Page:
Make the McKenzie Connection!

Wildfire alert camera is first in the area

Digital lookout can see up to 120 miles

MCKENZIE BRIDGE: On Monday, workers put a hardhats, strapped into safety equipment and ascended 190 feet up a metal-framed communications tower that juts up from one of the highest ridges in the McKenzie River Valley. At the top, they installed a basketball-sized camera with a lens that has a 360-degree view of the surrounding mountains and can see 40 miles during the day and up to 120 miles at night.

The new digital fire lookout, with a live feed viewable on the Internet, will be used to spot fires when they're small - and before they threaten nearby communities in the McKenzie River Valley.

The equipment will be part of ALERTWildfire system, a consortium of three universities, including the University of Oregon's Hazards Lab. Though the ALERTWildfire system now has more than 700 cameras across six states, this is the first that will cover the McKenzie area.

The camera was installed on an EWEB tower that provides radio communications for the utility's Carmen-Smith hydroelectric project.

"Early detection, especially in remote areas with steep terrain, is important for both emergency responders and the public, so they have time to make plans to stay out of harm's way," said Jeannine Parisi, EWEB's resiliency manager.

"That's why we're working with the University of Oregon to provide the kind of long-distance visibility that any community member can access and quickly report if they see a wildfire," she added.

Other elements of EWEB's wildfire mitigation plan include inspecting power poles and pruning vegetation along 250 miles of power lines every year. EWEB is hardening infrastructure by replacing some wood poles with iron ones, changing the fluid in transformers to a less flammable material and consolidating the wires on poles to reduce the risk of sparking. In the coming years, EWEB will continue to enhance designs and construction techniques through a lens of wildfire mitigation to limit the risk of a fire igniting or damaging systems.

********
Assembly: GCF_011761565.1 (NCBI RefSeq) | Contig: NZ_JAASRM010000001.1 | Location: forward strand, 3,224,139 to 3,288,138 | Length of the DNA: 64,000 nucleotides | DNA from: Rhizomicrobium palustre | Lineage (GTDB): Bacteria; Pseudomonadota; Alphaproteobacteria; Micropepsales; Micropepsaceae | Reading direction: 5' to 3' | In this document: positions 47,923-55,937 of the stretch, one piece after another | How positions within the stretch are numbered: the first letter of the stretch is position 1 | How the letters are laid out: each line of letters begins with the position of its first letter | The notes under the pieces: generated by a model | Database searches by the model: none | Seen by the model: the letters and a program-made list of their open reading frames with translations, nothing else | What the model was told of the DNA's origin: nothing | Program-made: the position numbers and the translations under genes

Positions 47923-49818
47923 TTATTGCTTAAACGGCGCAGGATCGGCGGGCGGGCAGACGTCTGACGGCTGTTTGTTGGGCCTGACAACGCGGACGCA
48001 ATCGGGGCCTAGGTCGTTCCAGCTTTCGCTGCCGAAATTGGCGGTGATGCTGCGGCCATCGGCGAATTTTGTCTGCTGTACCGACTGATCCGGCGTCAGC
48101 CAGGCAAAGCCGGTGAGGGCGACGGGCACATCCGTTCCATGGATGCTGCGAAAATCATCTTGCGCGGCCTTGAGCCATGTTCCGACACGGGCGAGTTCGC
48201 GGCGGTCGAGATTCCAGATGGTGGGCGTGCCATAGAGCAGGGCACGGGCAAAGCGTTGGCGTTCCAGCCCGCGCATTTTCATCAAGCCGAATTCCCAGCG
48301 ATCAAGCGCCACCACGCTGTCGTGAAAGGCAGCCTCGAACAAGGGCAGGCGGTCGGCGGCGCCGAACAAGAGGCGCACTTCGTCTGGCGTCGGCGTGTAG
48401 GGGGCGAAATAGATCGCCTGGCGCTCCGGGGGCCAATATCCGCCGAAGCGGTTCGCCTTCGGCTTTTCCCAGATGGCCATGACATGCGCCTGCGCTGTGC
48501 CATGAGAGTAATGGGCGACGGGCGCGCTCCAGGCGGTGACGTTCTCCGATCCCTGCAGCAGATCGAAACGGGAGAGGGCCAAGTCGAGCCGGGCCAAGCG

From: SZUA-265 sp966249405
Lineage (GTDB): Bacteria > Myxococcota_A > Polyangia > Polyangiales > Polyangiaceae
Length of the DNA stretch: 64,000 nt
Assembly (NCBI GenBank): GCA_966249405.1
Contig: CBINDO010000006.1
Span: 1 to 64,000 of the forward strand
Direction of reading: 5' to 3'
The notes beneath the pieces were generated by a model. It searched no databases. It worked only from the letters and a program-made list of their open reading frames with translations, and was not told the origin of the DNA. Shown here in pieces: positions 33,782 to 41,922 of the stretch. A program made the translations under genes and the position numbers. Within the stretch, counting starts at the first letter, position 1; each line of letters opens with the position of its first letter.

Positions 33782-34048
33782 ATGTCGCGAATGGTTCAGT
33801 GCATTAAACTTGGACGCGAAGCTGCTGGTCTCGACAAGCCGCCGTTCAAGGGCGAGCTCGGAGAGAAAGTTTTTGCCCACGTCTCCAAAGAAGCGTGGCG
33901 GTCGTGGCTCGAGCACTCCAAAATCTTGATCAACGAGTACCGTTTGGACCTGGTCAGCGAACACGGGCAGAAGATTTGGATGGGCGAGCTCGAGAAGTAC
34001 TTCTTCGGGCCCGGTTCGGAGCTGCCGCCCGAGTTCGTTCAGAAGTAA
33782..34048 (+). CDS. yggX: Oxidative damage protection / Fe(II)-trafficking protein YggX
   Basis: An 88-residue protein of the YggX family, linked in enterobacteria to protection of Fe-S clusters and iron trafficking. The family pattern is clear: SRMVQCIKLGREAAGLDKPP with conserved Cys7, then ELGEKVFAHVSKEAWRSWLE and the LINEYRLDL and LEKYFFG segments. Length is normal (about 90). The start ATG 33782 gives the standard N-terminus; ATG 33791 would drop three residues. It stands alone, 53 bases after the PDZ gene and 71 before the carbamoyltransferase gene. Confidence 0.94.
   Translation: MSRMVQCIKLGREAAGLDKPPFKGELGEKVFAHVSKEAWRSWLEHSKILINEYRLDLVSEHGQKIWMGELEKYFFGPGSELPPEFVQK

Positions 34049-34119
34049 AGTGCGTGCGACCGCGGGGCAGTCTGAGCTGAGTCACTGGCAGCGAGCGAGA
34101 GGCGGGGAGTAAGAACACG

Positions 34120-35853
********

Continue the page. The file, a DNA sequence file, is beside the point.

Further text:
With high-quality information about the size and severity of wildfires, it's expected emergency responders can better marshal resources to contain wildfires or evacuate at-risk areas.

"There used to be hundreds of fire lookout towers staffed by people across the American West, watching for fires. We don't have that anymore, but what we do have now is a growing network of digital lookouts in these wildfire cameras," according to Douglas Toomey, a professor of earth sciences at the UO, and the director of the Oregon Hazards Lab, which is partnering on the project. "Preventing the most destructive wildfires requires spotting them before they morph into bigger blazes – even if those fires start in a remote location."

The camera's housing contains a heater and fan to remove fog and ice. It will also have near-infrared viewing abilities so it can detect light coming from a wildfire during darkness.

The live camera feed will begin in a few days and will provide a live feed viewable by anyone at

EWEB's board reviewed the Wildfire Mitigation Plan in June and a vote is scheduled for July.


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